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Posts by Federico Sucre

Education as a Priority in Public Administration

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Federico Sucre (FS), Program Assistant of the education program at the Inter-American Dialogue, interviews Juan Maragall (JM), Secretary of Education of the state of Miranda in Venezuela. Read more

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The State of Teacher Policies in Central America and the Dominican Republic

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By Federico Sucre

Evidence suggests that schools in Central America and the Dominican Republic do not provide the education that children and youth need. Despite the importance of teachers for learning, in most countries the systems of recruitment, training, retention and support of teachers, in addition to their management and monitoring systems, still have serious shortcomings.

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Antioquia la más educada

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An interview with Sergio Fajardo (SF) by Federico Sucre (FS)

In an effort to understand the fundamental role of political leadership in the implementation of effective educational policies, Federico Sucre (Program Assistant for Education at the Inter-American Dialogue) interviewed Sergio Fajardo, who in his time as mayor of Medellin and now governor of Antioquia has made the achievement of quality education a top priority. Read more

PREAL Publications: What do We Know about School Principals?

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By José Weinstein and Gonzalo Muñoz

(Summarized by Federico Sucre)

The most recent PREAL Policy Brief summarizes the six assertions that José Weinstein and Gonzalo Muñoz proposed in the introduction of the book What do We Know about School Principals in Chile? (available in Spanish here). The book collects article contributions from 21 authors that synthesize the results of recently developed research on school principals in Chile. Read more

Technology and Innovation to Improve Learning in LAC

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By Federico Sucre and Sarah Swig

Last Wednesday, we attended the conference “Schools Ready For Change: Technology to Improve Learning in LAC” at the Inter-American Development Bank (IDB). The event brought together key policy makers, experts in technology and education, business professionals, and social entrepreneurs to discuss innovative ways to improve student learning through the use of technology. The speakers discussed their own research and programs, shared best practices, and highlighted major challenges and barriers to expanding technological improvements in the region. IDB President Luis Alberto Moreno set the stage early on, stating that technology is necessary but not enough to transform learning in Latin America.     Read more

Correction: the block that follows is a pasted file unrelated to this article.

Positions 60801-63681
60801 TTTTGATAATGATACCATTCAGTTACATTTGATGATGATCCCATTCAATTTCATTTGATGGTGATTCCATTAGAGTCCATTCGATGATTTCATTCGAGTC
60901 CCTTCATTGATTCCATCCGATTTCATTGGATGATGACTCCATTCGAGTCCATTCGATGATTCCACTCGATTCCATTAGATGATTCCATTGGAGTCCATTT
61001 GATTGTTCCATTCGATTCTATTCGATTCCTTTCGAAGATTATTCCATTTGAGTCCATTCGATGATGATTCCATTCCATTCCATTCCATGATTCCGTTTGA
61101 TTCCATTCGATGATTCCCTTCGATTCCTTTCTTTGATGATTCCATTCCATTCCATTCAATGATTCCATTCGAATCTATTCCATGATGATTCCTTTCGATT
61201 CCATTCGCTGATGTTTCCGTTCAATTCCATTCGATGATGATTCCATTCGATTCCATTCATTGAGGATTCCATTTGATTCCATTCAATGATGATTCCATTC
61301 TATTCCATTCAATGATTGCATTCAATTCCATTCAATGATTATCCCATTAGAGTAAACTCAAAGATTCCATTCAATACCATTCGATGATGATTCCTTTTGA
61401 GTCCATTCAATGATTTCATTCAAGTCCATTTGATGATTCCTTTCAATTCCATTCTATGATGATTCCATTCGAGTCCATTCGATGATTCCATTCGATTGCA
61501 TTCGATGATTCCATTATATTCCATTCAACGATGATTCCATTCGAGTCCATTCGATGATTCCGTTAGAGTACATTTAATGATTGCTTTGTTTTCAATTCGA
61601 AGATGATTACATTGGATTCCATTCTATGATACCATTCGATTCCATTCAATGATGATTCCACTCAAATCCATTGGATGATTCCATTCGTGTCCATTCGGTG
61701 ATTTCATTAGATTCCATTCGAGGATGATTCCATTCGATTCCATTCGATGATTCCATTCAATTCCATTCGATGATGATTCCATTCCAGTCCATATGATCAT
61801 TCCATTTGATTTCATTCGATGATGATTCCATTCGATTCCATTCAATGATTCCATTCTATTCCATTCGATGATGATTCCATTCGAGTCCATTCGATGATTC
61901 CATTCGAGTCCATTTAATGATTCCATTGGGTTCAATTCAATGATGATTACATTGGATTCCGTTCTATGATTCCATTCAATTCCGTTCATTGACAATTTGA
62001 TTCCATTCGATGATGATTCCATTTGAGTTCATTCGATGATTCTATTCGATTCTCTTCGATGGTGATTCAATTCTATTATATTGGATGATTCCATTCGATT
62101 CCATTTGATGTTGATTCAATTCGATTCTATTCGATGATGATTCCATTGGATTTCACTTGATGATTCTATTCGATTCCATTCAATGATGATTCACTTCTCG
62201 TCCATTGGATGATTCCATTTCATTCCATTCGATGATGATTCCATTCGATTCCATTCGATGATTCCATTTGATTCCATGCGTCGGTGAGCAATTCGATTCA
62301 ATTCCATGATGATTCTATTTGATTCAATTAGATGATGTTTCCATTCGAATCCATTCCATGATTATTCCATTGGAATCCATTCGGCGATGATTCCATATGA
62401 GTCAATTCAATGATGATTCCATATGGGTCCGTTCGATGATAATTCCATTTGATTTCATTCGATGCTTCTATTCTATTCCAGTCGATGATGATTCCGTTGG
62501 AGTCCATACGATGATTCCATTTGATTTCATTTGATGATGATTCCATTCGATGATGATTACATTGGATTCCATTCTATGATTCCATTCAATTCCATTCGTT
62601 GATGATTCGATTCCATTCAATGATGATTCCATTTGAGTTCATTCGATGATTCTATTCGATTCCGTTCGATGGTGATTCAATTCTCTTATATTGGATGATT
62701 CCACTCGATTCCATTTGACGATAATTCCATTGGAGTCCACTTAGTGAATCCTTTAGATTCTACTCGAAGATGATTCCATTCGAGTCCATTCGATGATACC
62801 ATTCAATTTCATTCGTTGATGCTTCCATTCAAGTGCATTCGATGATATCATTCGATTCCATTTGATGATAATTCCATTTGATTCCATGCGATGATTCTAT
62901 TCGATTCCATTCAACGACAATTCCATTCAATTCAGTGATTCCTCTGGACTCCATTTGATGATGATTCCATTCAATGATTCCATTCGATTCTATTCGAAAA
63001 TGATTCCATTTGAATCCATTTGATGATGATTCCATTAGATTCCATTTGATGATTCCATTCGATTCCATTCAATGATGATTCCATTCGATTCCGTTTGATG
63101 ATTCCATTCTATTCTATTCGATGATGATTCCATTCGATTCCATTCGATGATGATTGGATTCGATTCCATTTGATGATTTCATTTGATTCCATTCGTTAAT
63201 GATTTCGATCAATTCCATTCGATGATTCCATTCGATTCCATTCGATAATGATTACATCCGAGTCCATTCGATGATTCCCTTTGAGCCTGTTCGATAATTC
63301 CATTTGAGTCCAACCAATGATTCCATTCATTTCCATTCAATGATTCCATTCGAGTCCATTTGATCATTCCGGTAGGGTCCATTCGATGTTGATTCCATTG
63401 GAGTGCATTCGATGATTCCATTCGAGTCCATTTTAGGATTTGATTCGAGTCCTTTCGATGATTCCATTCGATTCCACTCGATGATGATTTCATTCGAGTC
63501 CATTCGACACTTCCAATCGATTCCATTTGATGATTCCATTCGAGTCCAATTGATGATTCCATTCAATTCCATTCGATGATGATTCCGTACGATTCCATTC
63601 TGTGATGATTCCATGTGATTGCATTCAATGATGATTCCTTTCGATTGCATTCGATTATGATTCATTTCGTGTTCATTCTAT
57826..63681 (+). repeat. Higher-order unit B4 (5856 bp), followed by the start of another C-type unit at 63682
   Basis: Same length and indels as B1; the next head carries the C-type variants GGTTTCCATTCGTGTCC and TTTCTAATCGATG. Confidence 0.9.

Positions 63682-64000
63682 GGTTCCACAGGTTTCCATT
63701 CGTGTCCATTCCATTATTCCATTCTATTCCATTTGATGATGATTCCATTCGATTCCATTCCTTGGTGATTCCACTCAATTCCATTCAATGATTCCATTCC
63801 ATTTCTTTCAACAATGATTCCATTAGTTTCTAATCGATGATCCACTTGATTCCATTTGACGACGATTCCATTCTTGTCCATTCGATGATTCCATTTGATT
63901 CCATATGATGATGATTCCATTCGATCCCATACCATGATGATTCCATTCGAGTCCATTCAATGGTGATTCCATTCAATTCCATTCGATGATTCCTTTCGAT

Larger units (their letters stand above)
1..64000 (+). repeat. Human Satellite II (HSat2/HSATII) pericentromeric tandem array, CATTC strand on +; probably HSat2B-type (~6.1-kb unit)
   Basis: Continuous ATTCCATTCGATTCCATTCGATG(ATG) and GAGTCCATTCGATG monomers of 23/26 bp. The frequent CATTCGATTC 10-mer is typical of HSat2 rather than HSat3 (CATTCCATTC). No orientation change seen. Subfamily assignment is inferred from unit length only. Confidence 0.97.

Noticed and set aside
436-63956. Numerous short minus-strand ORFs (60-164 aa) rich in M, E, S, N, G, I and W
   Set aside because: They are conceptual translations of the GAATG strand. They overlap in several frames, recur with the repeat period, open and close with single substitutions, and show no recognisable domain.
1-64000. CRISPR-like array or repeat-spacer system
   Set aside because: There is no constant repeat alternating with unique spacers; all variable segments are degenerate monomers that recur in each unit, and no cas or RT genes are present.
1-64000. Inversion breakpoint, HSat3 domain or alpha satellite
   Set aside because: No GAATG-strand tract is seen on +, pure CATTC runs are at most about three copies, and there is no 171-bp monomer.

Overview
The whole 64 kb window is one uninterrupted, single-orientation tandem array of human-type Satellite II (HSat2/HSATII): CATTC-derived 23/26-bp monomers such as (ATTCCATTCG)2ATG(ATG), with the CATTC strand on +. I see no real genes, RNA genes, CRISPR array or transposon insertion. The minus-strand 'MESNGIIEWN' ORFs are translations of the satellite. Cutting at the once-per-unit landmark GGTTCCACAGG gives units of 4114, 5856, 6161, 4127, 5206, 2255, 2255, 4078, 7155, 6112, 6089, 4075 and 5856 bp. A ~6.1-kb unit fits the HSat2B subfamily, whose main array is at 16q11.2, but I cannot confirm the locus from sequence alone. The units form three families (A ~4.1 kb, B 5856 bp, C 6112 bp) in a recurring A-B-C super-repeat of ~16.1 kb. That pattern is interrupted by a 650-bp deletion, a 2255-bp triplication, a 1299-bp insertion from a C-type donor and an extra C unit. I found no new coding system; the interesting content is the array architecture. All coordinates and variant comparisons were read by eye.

Where is all the Professional Talent in Latin America?

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By Federico Sucre

A new report finds that Latin America leads the world in talent shortages, and that the problem is getting worse. According to ManpowerGroup, five of the top ten countries that have had difficulty filling jobs in 2014 are from Latin America – Peru, Brazil, Panama, Argentina, and Colombia (See Figure 1). By contrast, in 2013 the only country in the region that made it to the top ten was Brazil. Read more

Ideas for improving secondary education and employability of young people in Mexico

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An interview with Mónica Tapia-Álvarez

Following the publication of a report on the creation of inter-sectoral agreements to help improve secondary education and employability of young people in Mexico, Federico Sucre (Program Assistant for Education at the Inter-American Dialogue) interviewed Mónica Tapia-Álvarez (Director of Synergos Mexico), one of the three authors of the report. Read more

Education Reform in Chile: Challenges and Opportunities

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By Federico Sucre

During my first week as a Program Assistant for Education at the Inter-American Dialogue, I had the privilege to help organize and attend an event about the recent education policy proposals in Chile. This is truly a hot topic at the moment. Since 2011 Chile has been rocked by powerful student protests that call for free higher education for all, an end to for-profit schools, and greater education quality and equity, among other requests. In response to the protests, President Michelle Bachelet submitted a proposal to Congress in May hailed as “Chile’s most significant education reform in 50 years.” Read more